In People v. Toledano DEPUBLISHED (2019) 36 Cal.App.5th 715 (G051787) a jury convicted Toledano of conspiracy to commit extortion and attempted extortion. The Court of Appeal reversed the judgment because the trial court prejudicially erred by not instructing the jury on Toledano’s affirmative defense that his actions were protected under the litigation privilege.
The Court of Appeal suggested the following language for such an instruction:
“The litigation privilege may be a defense to the charged crimes. The defendant is not guilty of the charged crimes if the litigation privilege applies to his communications. The defendant’s communications are protected by the litigation privilege if:
“1. The communication was made in a judicial or quasi-judicial proceeding;
“2. The communication was made by litigants or other participants authorized by law;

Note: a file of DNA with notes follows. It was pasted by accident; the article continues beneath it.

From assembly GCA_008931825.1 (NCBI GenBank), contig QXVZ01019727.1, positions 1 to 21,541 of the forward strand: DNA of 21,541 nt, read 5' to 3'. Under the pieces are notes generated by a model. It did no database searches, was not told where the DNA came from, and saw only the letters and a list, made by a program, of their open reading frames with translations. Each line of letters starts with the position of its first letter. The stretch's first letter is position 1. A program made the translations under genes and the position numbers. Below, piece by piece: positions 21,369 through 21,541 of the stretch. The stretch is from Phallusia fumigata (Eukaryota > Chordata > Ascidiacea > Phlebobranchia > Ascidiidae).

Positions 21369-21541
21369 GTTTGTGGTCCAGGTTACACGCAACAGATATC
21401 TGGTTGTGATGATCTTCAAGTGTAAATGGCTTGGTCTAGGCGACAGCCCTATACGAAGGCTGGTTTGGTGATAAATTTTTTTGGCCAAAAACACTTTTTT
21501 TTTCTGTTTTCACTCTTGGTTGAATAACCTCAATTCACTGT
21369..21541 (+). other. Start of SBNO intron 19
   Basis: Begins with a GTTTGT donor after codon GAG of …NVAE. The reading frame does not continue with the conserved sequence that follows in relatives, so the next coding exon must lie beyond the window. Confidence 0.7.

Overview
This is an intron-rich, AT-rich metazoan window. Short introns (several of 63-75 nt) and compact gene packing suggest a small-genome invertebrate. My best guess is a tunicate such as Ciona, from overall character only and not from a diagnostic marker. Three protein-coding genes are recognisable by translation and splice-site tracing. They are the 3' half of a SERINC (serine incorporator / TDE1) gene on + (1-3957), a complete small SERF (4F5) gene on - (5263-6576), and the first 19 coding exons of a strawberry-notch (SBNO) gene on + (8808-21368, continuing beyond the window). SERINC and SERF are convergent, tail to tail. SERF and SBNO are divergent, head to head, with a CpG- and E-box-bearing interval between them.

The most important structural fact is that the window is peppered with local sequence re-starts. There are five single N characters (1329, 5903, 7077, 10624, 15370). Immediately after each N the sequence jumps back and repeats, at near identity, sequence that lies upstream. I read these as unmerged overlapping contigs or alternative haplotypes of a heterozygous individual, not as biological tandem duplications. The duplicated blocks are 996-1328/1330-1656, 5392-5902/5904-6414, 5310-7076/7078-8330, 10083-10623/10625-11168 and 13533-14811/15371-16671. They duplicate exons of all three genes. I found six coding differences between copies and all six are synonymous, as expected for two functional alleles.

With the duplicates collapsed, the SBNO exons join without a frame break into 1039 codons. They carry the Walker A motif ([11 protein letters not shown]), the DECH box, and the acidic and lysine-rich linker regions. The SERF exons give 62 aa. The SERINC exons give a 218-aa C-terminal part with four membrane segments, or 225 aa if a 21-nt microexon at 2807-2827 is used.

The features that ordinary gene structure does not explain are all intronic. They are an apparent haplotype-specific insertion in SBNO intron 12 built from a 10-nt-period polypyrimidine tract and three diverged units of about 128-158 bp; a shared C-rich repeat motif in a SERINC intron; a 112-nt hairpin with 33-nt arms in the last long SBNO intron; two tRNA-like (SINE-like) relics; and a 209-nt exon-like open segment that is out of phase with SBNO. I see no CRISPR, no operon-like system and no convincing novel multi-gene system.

“3. The communication was made to achieve the objects of the litigation;
“4. The communication had some connection or logical relation to the action.
“Although the litigation privilege applies to communications made in a judicial proceeding, the litigation privilege is not limited to statements made in a courtroom. It encompasses not only testimony in court and statements made in pleadings, but also statements made prior to the filing of a lawsuit.
“A prelitigation communication is privileged only when it relates to litigation that is contemplated in good faith and under serious consideration.”
However, because the CSC denied review and ordered that Toledano not be published, that opinion cannot be cited to support a request for a litigation privilege instruction such as the one quoted above.
Nevertheless, as the Toledano Court observed, the language of the proposed litigation privilege instruction tracks language in the Supreme Court’s decisions in Silberg (1990) 50 Cal.3d 205, 212, Action Apartment (2007) 41 Cal.4th 1232, 1251, and Hagberg v. California Federal Bank (2004) 32 Cal.4th 350, 361.